Case for Jack’s Law for a defibrillator in every public place brought to the Assembly
Updated 5:49pm Tuesday 29th April 2014 in Gwent news
CAMPAIGNERS calling for a new law to make heart defibrillators available in every public place in Wales brought their case to the Senedd today.
Phil Hill appealed to AMs for Wales to lead the way on legislation for automated external defibrillators (AEDs) in memory of Oakdale teen Jack Thomas who died suddenly two years ago, aged 15.
He was supported at the Assembly's petitions committee on Tuesday morning by Jack’s mother June Thomas.
“It doesn’t make sense – we have a law for a fire extinguisher but we don’t for a defibrillator,” she told the Argus, which has backed an appeal to get a defibrillator in every secondary school in Gwent and the Rhymney Valley.
Mr Hill, a Newport nurse who has submitted a petition to the Assembly calling for the new law, told AMs that for every minute a defibrillator is delayed, a victim’s chance of survival falls by ten per cent, even if CPR is used.
“It would be an absolute tragedy if somebody died near a building where there was an AED available and it was locked away, or only a select few knew it was there and were allowed to use it,” he said.
Mr Hill said there was international evidence showing that with public awareness campaigns reinforced with legislation “survival rates could be not only doubled but also more than tripled on occasions”.
“I feel passionately that AEDs should be treated the same, if not with greater importance, than first aid kits, fire fighting equipment and even river rescue equipment,” he added.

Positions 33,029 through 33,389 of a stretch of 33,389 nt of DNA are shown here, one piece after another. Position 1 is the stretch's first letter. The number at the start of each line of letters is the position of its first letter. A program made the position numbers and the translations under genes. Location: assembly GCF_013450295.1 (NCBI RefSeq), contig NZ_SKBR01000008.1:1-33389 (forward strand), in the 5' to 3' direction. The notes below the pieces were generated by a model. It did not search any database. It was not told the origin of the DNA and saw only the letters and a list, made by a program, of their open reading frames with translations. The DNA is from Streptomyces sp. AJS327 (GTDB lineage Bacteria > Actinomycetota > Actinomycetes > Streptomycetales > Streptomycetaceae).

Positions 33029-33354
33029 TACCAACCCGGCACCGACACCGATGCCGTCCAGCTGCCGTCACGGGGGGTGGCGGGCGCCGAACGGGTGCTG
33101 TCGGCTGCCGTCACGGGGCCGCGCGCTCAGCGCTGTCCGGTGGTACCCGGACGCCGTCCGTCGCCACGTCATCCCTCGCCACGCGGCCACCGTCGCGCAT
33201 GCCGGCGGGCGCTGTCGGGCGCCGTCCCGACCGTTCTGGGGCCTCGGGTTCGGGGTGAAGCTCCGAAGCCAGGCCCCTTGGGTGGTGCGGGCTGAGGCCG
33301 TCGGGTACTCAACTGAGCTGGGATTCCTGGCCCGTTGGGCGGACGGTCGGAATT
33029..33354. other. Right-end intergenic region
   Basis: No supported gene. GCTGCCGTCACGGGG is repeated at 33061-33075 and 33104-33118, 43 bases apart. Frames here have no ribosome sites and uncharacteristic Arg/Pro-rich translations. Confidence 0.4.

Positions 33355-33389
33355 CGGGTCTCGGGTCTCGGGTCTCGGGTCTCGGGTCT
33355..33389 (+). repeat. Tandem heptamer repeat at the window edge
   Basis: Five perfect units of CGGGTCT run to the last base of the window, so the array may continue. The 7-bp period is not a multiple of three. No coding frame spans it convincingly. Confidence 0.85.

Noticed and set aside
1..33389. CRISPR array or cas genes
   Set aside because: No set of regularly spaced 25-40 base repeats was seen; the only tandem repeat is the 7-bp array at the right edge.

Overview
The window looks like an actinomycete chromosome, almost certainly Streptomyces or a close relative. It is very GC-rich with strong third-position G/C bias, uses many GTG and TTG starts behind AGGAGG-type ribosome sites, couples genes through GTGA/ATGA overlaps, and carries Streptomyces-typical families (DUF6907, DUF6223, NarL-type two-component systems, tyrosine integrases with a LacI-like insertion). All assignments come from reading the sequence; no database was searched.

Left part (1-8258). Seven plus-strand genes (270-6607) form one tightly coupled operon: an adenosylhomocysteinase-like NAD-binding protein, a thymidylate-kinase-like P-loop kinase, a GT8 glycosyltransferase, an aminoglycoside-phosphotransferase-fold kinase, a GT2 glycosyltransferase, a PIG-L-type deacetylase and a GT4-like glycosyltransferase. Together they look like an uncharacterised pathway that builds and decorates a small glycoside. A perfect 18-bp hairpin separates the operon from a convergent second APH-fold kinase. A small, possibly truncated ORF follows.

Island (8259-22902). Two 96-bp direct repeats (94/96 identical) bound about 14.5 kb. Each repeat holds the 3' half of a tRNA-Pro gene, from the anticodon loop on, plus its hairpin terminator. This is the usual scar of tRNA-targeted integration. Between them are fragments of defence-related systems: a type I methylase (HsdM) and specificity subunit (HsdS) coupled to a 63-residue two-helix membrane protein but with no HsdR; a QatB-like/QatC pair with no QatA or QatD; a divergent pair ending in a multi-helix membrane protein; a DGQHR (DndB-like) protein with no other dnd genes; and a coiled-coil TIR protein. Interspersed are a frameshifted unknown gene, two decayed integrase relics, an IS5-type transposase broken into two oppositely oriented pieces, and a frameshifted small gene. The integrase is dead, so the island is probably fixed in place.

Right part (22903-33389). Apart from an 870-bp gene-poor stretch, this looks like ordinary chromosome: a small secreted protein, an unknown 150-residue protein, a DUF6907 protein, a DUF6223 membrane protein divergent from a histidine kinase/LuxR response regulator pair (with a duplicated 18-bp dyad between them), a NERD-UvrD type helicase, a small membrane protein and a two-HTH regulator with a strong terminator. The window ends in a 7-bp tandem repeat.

“Wales could lead the way in the UK in this vital public health saving issue.”
Mrs Thomas said: “Jack was a healthy boy who never had any underlying health problems whatsoever. It was such a shock.
“He was just sat on the sofa and his heart just stopped. We still don’t know till this day what has happened to Jack.”
Mrs Thomas told AMs of Jack’s Appeal – the Argus-backed campaign to raise money to get defibrillators in every comprehensive school in the Rhymney Valley and Gwent – and of her work to get heart screening in schools.
She said that a heart screening programme is due to come to Oakdale Comprehensive on what would have been Jack's 18th birthday, June 6.
Richard Lee of the Welsh Ambulance Trust told AMs he knew of one leisure centre in Wales which has resuscitated people on three different occasions before they’ve arrived.
Petitions committee will now consider what to do next, and could decide to take further evidence from the health minister Mark Drakeford or hold its own inquiry.
The Argus has teamed up with Jack’s parents to get a heart defibrillator, which cost around £1,000 each, into every secondary school in Gwent and the Rhymney Valley. So far more than £4,300 has been raised.
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